Front Page Titles (by Subject) CHAPTER III.: PROXIMATE DEFINITION OF LIFE. - The Principles of Psychology
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CHAPTER III.: PROXIMATE DEFINITION OF LIFE. - Herbert Spencer, The Principles of Psychology 
The Principles of Psychology (London: Longman, Brown, Green and Longmans, 1855).
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PROXIMATE DEFINITION OF LIFE.
§ 114. The further we carry our analysis of things, the more manifest does it become, that divisions and classifications are essentially human inventions which have no absolute demarcations in nature corresponding to them, but are simply subjective—are scientific artifices by which we limit and arrange the matter under investigation, and so facilitate our thinking. Hence the circumstance, that when we attempt to frame a definition of anything complex, or make a generalization of facts other than the most simple, we can scarcely ever avoid including more than we intended, or leaving out something that should be taken in. Thus it happens that on seeking a definition of Life which shall be fundamental, we have great difficulty in finding one that is neither more nor less than sufficient—one which takes in all the phenomena, and yet takes in no other phenomena than those commonly considered vital. That this fact may be duly realized, it will be well here to look at a few of the most tenable definitions that have been given; more especially as, in recognizing the respects in which the current ones are defective, we shall see what requirements a more complete one must fulfil.
Schelling, and after him, his plagiarist Coleridge, define Life as—the tendency to individuation. This is a formula which, until studied, conveys little meaning. But it needs only to consider it as interpreted by the facts of development, or by the contrasts between the lower and the higher forms of life, to recognize its value, especially in respect of comprehensiveness. It is objectionable, however, partly on the ground that it refers, not so much to the phenomena constituting Life, as to the formation of those peculiar aggregations of matter which manifest Life; and partly on the ground that it includes under the idea Life, much that we usually exclude from it: as for instance—crystallization.
The definition of Richerand, who says that “Life is a collection of phenomena which succeed each other during a limited time in an organized body,” is liable to the fatal criticism, that it equally applies to the phenomena of decay which go on after death. For these too, constitute “a collection of phenomena which succeed each other during a limited time in an organized body.”
De Blainville's definition—“Life is the two-fold internal movement of composition and decomposition, at once general and continuous”—is in some respects too narrow, and in other respects too wide. On the one hand, while it very well expresses what physiologists distinguish as vegetative life, it wholly excludes those functions of the nervous and muscular systems which form the most conspicuous and distinctive classes of vital phenomena. On the other hand, it describes not only the integrating and disintegrating processes going on in a living body, but it equally well describes those going on in a galvanic battery; which also exhibits a “two-fold internal movement of composition and decomposition, at once general and continuous.”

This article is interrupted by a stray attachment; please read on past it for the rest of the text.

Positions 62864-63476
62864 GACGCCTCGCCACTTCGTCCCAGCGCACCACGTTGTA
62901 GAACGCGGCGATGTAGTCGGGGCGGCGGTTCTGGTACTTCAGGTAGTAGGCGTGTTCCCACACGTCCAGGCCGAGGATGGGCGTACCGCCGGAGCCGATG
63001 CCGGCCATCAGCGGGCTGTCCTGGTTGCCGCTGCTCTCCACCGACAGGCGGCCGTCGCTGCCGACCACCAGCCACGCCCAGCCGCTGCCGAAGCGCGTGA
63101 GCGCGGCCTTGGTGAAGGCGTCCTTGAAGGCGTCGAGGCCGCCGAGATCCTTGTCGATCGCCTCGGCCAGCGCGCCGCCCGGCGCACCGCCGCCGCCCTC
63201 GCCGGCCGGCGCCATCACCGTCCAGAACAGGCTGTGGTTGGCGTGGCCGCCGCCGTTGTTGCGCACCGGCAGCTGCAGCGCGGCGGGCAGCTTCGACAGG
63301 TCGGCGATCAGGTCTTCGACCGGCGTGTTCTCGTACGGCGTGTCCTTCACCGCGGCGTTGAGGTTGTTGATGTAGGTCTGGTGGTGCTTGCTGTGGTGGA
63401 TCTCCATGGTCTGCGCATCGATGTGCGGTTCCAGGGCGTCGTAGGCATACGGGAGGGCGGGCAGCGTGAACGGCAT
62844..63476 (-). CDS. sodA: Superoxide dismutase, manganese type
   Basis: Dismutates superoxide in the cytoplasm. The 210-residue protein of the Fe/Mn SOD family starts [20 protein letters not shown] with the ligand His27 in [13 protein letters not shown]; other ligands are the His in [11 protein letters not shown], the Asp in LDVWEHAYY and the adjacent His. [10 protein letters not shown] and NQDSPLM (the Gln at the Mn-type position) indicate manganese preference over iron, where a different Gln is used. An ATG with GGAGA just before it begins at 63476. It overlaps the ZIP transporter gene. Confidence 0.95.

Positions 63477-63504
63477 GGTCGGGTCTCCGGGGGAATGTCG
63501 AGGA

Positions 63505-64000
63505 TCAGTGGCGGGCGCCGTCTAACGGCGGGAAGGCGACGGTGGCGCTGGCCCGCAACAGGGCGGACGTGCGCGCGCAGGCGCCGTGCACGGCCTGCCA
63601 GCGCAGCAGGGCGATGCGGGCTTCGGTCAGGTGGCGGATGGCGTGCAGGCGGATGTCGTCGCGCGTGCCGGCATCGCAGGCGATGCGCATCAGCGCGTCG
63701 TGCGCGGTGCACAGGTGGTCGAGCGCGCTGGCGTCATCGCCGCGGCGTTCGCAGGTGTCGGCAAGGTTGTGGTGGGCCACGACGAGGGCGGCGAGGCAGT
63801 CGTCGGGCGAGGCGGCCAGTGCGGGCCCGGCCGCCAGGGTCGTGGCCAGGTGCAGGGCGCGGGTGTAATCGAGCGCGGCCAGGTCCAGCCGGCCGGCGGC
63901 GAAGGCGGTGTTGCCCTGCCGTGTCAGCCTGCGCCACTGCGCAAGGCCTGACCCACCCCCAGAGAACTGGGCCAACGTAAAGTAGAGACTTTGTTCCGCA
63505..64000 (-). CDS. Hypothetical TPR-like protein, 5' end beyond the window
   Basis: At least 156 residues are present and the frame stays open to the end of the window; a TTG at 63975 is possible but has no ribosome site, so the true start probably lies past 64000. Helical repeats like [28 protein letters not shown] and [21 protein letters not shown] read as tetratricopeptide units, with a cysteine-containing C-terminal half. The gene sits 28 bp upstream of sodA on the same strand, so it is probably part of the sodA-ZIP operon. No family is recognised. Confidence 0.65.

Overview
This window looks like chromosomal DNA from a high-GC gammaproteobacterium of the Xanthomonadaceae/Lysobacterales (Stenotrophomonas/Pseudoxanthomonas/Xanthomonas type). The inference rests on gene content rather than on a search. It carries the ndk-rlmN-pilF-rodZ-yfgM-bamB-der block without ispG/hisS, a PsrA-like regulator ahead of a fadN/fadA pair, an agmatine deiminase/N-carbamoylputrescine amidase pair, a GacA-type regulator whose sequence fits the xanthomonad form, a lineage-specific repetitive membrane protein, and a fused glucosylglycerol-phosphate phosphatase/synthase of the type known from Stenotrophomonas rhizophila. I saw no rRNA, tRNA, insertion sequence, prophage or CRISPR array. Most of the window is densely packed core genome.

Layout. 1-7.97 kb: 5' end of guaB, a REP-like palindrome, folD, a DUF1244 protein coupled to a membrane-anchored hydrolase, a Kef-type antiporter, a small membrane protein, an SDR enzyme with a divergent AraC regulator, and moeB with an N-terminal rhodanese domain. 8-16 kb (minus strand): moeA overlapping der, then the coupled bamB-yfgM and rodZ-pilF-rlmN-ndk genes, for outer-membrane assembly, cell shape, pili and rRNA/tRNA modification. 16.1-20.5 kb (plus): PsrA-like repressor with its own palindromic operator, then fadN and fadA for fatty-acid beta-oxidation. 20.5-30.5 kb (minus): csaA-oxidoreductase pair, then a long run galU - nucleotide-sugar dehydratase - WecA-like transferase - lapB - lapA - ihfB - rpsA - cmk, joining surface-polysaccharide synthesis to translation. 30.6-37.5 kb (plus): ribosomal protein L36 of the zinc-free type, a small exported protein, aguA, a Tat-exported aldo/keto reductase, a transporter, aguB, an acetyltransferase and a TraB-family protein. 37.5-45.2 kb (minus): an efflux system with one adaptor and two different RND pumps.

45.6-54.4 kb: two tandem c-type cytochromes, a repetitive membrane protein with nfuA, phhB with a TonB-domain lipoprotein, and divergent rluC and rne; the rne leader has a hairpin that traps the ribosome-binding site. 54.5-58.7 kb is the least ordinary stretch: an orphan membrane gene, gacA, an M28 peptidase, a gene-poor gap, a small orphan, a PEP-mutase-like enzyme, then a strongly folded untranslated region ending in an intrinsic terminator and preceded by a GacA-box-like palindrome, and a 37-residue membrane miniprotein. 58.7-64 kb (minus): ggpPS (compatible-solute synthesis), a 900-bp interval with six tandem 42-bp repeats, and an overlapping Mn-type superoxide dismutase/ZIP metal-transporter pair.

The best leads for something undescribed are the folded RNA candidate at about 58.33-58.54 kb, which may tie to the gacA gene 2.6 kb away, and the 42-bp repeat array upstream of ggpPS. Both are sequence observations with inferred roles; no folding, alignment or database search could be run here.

Elsewhere, I have myself proposed to define Life as— “the co-ordination of actions;”∗ and I still incline towards this definition as one answering to the facts with tolerable precision. It includes all vital processes, alike of the viscera, the limbs, and the brain. It excludes the great mass of inorganic changes, which display little or no co-ordination. By bringing into view co-ordination as the specific characteristic of vitality, it involves the truths, that an arrest of co-ordination is death, and an imperfection of co-ordination is disease. And further, this making co-ordination the essential peculiarity, thoroughly harmonizes with our ordinary ideas of life in all its different gradations: seeing that the organisms which we rank as low, in respect of the life they display, are those which display but little co-ordination of actions; and that from these up to man, the recognized increase in degree of life, corresponds with an increase in the extent and complexity of the co-ordination. But in common with the others, this definition includes too much; for it may be said of the solar system, with its regularly-recurring movements and its self-balancing perturbations, that it, also, exhibits a co-ordination of actions. And however plausibly it may be argued that, in the abstract, the motions of the planets and satellites are as properly comprehended in the idea of life, as the changes going on in a motionless, unsensitive seed; yet, it must be admitted that they are foreign to that idea as commonly received, and as here to be formulated.
It remains to add the definition since suggested by Mr. G. H. Lewes—“Life is a series of definite and successive changes, both of structure and composition, which take place within an individual without destroying its identity.” The last fact which this statement has the merit of bringing into view—the persistence of a living organism as a whole, in spite of the continuous destruction and replacement of its parts—is important. But otherwise it may be argued, that as changes of structure and composition, though probably the causes of muscular and nervous actions, are not the muscular and nervous actions themselves, the definition excludes the more visible movements with which our idea of life is most associated; and further, that in describing vital changes as a series, it scarcely includes the fact, that many of them, as Nutrition, Circulation, Respiration, and Secretion, in their many subdivisions, go on simultaneously.